If you’re just now considering a Hadoop implementation or if you’re deep into your journey with Hadoop, you really need to check into this, so here’s what you can do:

  • my pal, Greg Battas posted on the new architecture and goes technically deep into it, so give his blog a read to learn more about the details.
  • Hortonworks has also weighed in with their own blog.

If you’d like to learn more, you can check out the new published reference architectures that follow this design featuring HP Moonshot and ProLiant SL4540:

If you’re looking for even more information, reach out to your HP rep and mention the HP Big Data Reference Architecture.  They can connect you with the right folks to have a deeper conversation on what’s new and innovative with HP, Hadoop, and big data. And, the fun is just getting started – stay tuned for more!

Until next time,

JOSEPH

@jbgeorge

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Day 1: Big Data Innovation Summit 2014

April 10, 2014 Leave a comment

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Hello from sunny, Santa Clara!BDIS Keynote Day 1

My team and I are here at the BIG DATA INNOVATION SUMMIT representing Dell (the company I work for), and it’s been a great day one.

I just wanted to take a few minutes to jot down some interesting ideas I heard today:

  • In Daniel Austin’s keynote, he addressed that the “Internet of things” should really be the “individual network of things” – highlighting that the number of devices, their connectivity, their availability, and their partitioning is what will be key in the future.
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  • One data point that also came out of Daniel’s talk – every person is predicted to generate 20 PETABYTES of data over the course of a lifetime!
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  • Juan Lavista of Bing hit on a number of key myths around big data:
    • the most important part of big data is its size
    • to do big data, all you need is Hadoop
    • with big data, theory is no longer needed
    • data scientists are always right 🙂

QUOTE OF THE DAY:  “Correlation does not yield causation.” – Juan Lavista (Bing)

  • Anthony Scriffignano was quick to admonish the audience that “it’s not just about data, it’s not just about the math…  [data] relationships matter.”
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  • The state of Utah state government is taking a very progressive view to areas that analytics can help drive efficiency in at that level – census data use, welfare system fraud, etc.  And it appears Utah is taking a leadership position in doing so.

I also had the privilege of moderating a panel on the topic of the convergence between HPC and the big data spaces, with representatives on the panel from Dell (Armando Acosta), Intel (Brent Gorda), and the Texas Advanced Computing Center (Niall Gaffney).  Some great discussion about the connections between the two, plus tech talk on the Lustre plug-in and the SLURM resource management project.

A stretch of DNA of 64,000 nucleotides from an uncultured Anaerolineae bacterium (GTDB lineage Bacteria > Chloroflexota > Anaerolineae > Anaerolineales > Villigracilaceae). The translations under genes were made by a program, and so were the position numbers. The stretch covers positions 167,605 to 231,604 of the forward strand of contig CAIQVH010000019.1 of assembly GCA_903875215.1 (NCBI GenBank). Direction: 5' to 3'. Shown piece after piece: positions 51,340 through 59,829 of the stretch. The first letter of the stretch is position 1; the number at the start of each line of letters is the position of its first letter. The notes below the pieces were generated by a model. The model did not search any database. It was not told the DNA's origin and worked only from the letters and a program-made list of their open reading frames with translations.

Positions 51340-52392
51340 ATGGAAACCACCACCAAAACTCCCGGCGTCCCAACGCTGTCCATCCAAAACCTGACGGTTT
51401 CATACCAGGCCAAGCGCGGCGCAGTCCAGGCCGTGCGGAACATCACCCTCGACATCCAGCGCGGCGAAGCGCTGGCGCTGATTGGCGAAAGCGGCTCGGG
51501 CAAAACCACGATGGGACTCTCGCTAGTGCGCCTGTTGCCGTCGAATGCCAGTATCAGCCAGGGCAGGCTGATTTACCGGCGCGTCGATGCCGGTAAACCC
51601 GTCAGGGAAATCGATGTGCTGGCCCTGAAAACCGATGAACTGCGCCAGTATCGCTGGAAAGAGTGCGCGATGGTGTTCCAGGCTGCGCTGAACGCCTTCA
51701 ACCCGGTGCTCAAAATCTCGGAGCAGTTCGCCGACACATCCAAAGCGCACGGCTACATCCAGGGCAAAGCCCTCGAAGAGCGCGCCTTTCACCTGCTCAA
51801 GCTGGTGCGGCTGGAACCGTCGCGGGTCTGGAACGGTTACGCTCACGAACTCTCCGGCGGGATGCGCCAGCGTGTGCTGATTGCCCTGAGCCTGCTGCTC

Additionally, Dell product strategists Sanjeet Singh and Joey Jablonski presented on a number of real user implementations of big data and analytics technologies – from university student retention projects to building a true centralized, enterprise data hub.  Extremely informative.

All in all, a great day one!

If you’re out here, stop by and visit us at the Dell booth.  We’ll be showcasing our hadoop and big data solutions, as well as some of the analytics capabilities we offer.

(We’ll also be giving away a Dell tablet on Thursday at 1:30, so be sure to get entered into the drawing early.)

Stay tuned, and I’ll drop another update tomorrow.

Until next time,

JOSEPH
@jbgeorge

Highlights from the 2012 Hadoop World

October 29, 2012 Leave a comment

Strata Hadoop World

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Had a great time at last week’s Hadoop World, so wanted to write up a few of my thoughts from the event.

  • This year’s Hadoop World was the best attended to date – I believe I heard the attendee number to be at 2500 vs 1400 last year!  It’s great to see this kind of growth among the community considering there were only 500 attendees just four years ago.
      
  • In some similarities to what I’m seeing in the OpenStack community, this conference seemed to boast more from the “user” ranks as opposed to just developers as in the recent past.  It speaks volumes to the general adoption that Hadoop is seeing in the market.
      
  • Dell, the company I work for, and our Ecosystem Partner Datameer hosted a networking event for a number of folks at Hadoop World at the prestigious Circo NYC restaurant – great food and a great time with some innovative Hadoop implementers.  Got to really get indepth how real people are implementing Hadoop in their enviornments today.  Appreciate those that took the time out to attend, and for those who missed out, see you next time!